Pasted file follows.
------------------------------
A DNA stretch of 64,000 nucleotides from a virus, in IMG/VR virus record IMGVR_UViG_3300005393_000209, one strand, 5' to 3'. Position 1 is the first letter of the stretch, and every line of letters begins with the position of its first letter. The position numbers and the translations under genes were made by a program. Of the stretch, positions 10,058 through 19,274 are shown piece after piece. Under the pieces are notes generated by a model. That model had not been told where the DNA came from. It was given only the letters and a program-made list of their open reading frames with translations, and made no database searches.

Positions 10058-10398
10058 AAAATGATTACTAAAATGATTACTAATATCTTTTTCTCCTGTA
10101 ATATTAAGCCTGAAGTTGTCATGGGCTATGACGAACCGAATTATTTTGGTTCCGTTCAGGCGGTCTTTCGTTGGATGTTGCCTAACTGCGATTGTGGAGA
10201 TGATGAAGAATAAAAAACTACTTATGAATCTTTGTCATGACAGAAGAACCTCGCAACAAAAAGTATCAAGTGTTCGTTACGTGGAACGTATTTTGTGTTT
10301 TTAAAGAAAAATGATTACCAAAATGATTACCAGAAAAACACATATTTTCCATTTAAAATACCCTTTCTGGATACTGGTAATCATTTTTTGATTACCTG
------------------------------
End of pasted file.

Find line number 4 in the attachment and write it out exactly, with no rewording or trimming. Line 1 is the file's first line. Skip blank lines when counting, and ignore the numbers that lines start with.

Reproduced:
10101 ATATTAAGCCTGAAGTTGTCATGGGCTATGACGAACCGAATTATTTTGGTTCCGTTCAGGCGGTCTTTCGTTGGATGTTGCCTAACTGCGATTGTGGAGA